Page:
Sunday, 26 July 2009

Rooted cosmopolitanism: Balti

Accompanied by a family-nan, there is surely no more restorative, tasty and cheap meal to be found anywhere than a Balti. It means 'bucket' in Hindi, and was invented in Birmingham. I gather it's a version of the wok-cooked curries of the Pakistan highlands - the source of a good number of Birmingham's sub-continental immigrants - made stew-like to appease local, Welsh-influenced tastes. The authentic Balti, if such a description can be used, is still only to be found in Brum.

I told an Indian friend about the Balti once. To his ears, I must have asked him if he'd ever tried eating a bucket. Even after my explanation, he was fairly incredulous.

I would recommend a mushroom-and-dhal (it's the only food I've come across that's better vegetarian) with a family nan if you're a party of more than one. Eat it without cutlery, the bread serves perfectly well. Yasser's, on the Pershore Road, used to be very good, especially as there's an offy next door to pick up a four-pack (Balti Houses are generally unlicensed: shop-bought Kestrel makes your meal even better value).

I like to think I played a small part in the popularisation of the dish. I lived in Brum for a year when I was just starting out in the world of work, in an area called Stirchley. Standing in the back-garden you could smell Cadbury's chocolate, wafting over from the Bournville factory.

A short while later I was going out with a girl who was a producer on TV-AM, the old ITV breakfast channel. She had to fix some features for when the show was to be broadcast from Birmingham. I suggested the Balti - then, as remote from West London as its sub-continental origins - would be a great thing to discover on a breakfast show.

She must have been desperate so fixed up the feature. Shortly afterwards the Balti invaded the menu of Indian restaurants in nearly every town in the country. The transformative power of breakfast television. But as I said, these imitation Baltis are generally inauthentic and taste nothing like your Brummy Balti - it's rooted, see? (It's also got something to do with the red hot, multi-shelved baking ovens the Brummy Balti chefs use, I reckon).

I liked Birmingham, even back then, in the pre-Selfridges days. The people are friendly, as is the accent. Great metropolitan and university art galleries with some nice Pre-Rapaelites. The Central Markets are (or were) good for fish. And of course the Balti.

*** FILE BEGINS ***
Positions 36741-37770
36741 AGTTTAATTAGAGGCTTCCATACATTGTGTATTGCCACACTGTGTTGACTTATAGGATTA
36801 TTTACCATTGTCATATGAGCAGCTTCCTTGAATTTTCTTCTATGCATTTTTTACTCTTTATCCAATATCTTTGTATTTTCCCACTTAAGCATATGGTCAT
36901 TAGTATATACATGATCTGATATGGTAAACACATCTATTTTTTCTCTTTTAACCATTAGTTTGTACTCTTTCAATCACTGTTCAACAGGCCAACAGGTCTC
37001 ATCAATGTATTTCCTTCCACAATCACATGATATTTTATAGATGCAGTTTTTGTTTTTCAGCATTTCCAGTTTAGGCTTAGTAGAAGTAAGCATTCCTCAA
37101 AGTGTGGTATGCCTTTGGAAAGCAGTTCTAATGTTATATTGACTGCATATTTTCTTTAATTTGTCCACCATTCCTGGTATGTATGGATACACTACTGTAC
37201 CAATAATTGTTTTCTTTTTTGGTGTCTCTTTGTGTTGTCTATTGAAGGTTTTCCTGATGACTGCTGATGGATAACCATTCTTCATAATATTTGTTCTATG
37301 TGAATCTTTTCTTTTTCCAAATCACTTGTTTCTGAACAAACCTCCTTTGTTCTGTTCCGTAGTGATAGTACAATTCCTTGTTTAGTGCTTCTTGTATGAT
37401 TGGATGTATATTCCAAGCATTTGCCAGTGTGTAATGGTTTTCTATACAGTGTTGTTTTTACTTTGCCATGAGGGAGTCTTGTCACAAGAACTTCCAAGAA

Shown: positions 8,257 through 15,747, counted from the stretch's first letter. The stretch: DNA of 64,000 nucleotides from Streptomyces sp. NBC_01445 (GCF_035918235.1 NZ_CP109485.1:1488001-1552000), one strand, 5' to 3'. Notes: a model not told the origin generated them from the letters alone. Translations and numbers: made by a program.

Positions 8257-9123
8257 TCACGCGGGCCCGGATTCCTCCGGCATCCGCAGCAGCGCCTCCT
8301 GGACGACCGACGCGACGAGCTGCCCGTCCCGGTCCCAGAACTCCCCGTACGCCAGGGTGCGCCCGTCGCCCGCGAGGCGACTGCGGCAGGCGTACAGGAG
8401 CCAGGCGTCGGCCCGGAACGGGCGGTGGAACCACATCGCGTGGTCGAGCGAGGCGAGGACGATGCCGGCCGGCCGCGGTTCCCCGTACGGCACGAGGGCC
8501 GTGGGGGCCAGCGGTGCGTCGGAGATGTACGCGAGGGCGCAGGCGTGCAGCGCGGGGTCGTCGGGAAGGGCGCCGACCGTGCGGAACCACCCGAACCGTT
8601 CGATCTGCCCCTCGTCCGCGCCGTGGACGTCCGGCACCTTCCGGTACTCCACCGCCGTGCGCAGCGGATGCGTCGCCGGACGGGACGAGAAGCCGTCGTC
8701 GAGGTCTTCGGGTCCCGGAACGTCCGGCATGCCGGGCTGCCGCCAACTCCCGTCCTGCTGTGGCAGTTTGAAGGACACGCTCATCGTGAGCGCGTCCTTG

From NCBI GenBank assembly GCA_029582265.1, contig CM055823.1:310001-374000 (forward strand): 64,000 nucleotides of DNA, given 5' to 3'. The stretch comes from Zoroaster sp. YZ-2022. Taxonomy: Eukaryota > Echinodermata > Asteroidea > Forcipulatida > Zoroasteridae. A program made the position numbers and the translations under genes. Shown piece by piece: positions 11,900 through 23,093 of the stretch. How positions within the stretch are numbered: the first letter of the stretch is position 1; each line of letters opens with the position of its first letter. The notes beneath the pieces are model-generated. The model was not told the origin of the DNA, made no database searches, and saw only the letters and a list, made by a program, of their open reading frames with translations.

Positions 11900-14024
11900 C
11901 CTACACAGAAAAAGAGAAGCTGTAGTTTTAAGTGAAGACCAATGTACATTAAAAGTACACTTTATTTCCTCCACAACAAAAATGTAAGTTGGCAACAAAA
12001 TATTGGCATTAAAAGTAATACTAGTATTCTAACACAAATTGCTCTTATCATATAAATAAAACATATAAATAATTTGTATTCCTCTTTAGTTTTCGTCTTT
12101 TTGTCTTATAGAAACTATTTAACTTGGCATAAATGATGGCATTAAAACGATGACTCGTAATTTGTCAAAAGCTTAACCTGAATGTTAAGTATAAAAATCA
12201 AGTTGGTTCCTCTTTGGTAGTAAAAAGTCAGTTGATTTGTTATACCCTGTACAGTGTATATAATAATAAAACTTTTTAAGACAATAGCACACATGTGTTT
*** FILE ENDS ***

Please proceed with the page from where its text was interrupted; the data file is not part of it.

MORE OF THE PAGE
I believe I had positive feelings about the city even before I'd ever been there (some may say this is when you are most likely to feel positive about Birmingham). Did you know that if you stand not too far from the Rollright Stones on the top of the Cotswold escarpment on a sunny day and look north over Warwickshire's green plain, you can just make out the glittering of windows as the sunlight catches the tower blocks of Birmingham? It's amazing what can be made romantic if you choose the right time or place and add a dash of fancy.


Gadjo Dilo said...

Dare I say, if some people took their "family nan" to a balti restaurant she'd say something like "Bloimey, wot's all this distoostin' foreign muck then?" But hopefully not :-)

Strewth, the WordVer here is "Orude".

Brit said...

Dear god, Gaw, if I read this right, you are directly responsible for the ubiquity of the Balti on Indian menus across the country!

I've had a few Brum baltis in my time. My sister was a student there, lived in a ghastly squat in Selly Oak. Horrible place, great fun.

Gaw said...

Gadj: Excellent transcription of Broomie. You truly are an expert linguist, as I'm sure is the person who chooses WordVers (just not in a language I've come across).

Yes, Brit, that is exactly the rumour I'm trying to start. 'Directly responsible': just like that butterfly that started an earthquake, or whatever it was.

Selly Oak was a neighbouring district - a bit posher (not that you'd notice much) but similarly horrible good fun. Nice uni.

The other nice thing about Brum and Brummies is that they're not as chippy as northerners.